Bathroom Curtains

Bathroom curtains aren't just for windows. They can cover a variety of sins or add comfort and a decorating touch. If you are looking for an inexpensive way to change the feel of your bathroom, consider bathroom curtains for uses other than just covering the window.

A bathroom can be cold, industrial-looking place or a vibrant, comforting and invigorating space. Bathroom curtains can help make this vital difference.

First, what can benefit from bathroom curtains? How about all those hard, shiny surfaces that make you feel like you're in an airport: the tub, shower walls and pipes? Maybe the ho-hum square tile walls should be curtained (unless, of course, they're $5 apiece not-ho-hum Italian marble tiles!). If it's a big bathroom, the space between his side and hers can be separated by a bathroom curtain. It's a good idea to hide the awkward stalk beneath a free-standing sink with a bathroom curtain, then use wire racks to hold toiletries. Open linen shelves and hamper closets look better with bathroom curtains. Even the toilet's ugly plumbing can be curtained! Of course, you want curtains over the windows.

Now, what colors should bathroom curtains be? Generally, dark down low and light up above work well. When applying makeup it's best to have plenty of light, and light pastel colors will reflect lamplight back on your face without distorting it as dark heavy colors might. Soothing, dark colors from the waist down give the bathroom a snug warmness and a safe place to cast your eyes when bright light hurts -- like the morning after the office Christmas party. Bathroom curtain colors may contrast or harmonize with sink, tub, and tile surfaces.

Next, consider the materials to be used in bathroom curtains. Natural fibers, such as cotton, will catch water and mildew if they are near the tub, toilet, sink, or shower. It's best to use synthetics such as nylon or polyester near sources of splashes. Window bathroom curtains should provide privacy without totally screening out sunlight. Bathroom curtains for linens shelves or closets may be synthetic, but natural muslin creates a softer feeling.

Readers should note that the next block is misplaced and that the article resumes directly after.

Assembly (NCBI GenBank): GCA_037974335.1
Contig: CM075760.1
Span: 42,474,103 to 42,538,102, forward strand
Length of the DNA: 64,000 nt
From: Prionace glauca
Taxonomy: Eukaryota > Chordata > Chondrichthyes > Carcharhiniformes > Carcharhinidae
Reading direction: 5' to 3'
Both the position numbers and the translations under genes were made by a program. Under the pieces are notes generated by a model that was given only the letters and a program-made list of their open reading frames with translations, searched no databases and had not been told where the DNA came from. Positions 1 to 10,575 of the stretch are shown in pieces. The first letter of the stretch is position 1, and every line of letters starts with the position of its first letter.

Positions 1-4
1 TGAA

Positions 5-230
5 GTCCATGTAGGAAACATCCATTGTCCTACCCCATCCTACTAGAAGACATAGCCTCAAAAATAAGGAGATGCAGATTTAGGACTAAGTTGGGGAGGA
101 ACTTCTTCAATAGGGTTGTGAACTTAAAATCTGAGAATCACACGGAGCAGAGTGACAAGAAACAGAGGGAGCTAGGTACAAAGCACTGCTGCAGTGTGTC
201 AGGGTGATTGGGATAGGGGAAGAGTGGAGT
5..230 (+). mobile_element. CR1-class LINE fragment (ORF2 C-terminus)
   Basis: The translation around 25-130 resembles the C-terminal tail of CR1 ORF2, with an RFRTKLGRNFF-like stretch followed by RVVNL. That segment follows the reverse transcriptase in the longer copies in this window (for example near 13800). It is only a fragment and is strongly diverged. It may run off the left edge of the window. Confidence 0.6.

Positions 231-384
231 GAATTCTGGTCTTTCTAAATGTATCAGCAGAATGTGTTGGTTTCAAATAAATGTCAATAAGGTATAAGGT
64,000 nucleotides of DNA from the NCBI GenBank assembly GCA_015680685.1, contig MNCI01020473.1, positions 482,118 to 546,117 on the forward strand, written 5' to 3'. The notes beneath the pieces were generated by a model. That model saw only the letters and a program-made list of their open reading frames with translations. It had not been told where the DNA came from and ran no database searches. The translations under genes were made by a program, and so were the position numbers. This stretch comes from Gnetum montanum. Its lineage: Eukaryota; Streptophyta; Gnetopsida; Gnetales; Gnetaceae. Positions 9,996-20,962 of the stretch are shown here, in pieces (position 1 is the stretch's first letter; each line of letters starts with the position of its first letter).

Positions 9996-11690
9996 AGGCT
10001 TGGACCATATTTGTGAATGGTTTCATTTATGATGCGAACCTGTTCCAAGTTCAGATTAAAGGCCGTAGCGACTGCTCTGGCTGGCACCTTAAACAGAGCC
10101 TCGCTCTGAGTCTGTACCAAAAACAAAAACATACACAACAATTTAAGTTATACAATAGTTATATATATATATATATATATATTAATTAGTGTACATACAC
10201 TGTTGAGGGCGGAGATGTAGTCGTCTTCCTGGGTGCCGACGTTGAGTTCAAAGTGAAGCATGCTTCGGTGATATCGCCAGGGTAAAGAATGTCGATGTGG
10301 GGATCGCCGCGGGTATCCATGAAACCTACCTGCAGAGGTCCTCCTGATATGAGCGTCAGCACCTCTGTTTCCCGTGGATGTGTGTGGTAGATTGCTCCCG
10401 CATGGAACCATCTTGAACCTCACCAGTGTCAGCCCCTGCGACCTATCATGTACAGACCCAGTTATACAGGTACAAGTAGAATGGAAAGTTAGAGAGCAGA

The patterns of bathroom curtains should contrast with nearby surfaces. Tubs and showers are typically vast expanses of dull, uniform color white, worst of all. A boldly patterned tub or shower curtain makes a room feel bigger and more vibrant, warmer on those cold winter mornings. On the other hand, linen shelves and closets set in tiled walls look better with uniformly colored bathroom curtains. A solid colored sink should get patterned bathroom curtains, while a tile or granite sink could use a solid colored bathroom curtain. The same goes for windows; patterns on solid colored walls and solids on patterned walls.

Bathroom curtains for the shower or tub area deserve special attention, because they dominate a bathroom. A double curtain is always recommended. The inner curtain, which tucks inside of the tub or shower stall, should be a light colored, water-resistant woven cloth. Avoid hard sheet plastics that get stiff in cold air and do not mold themselves to the contours of shower or tub; they tend to let water leak out. Likewise, inner curtains should have small suction cups every foot or so, allowing you to stick them snugly to shower or tub walls. The outer curtain should be woven material too, but water and mildew resistance are vital. Both inner and outer curtains should be long enough to reach within six inches of the floor and ceiling.

Most people don't spend a lot of time the bathroom, but it's some of the most critical time they spend at home. There's important business to be done, whether it's applying makeup, shaving, or the "business" sort of business. The right mix of bathroom curtains can create just the right mood for whatever you must "take care of" in the bathroom.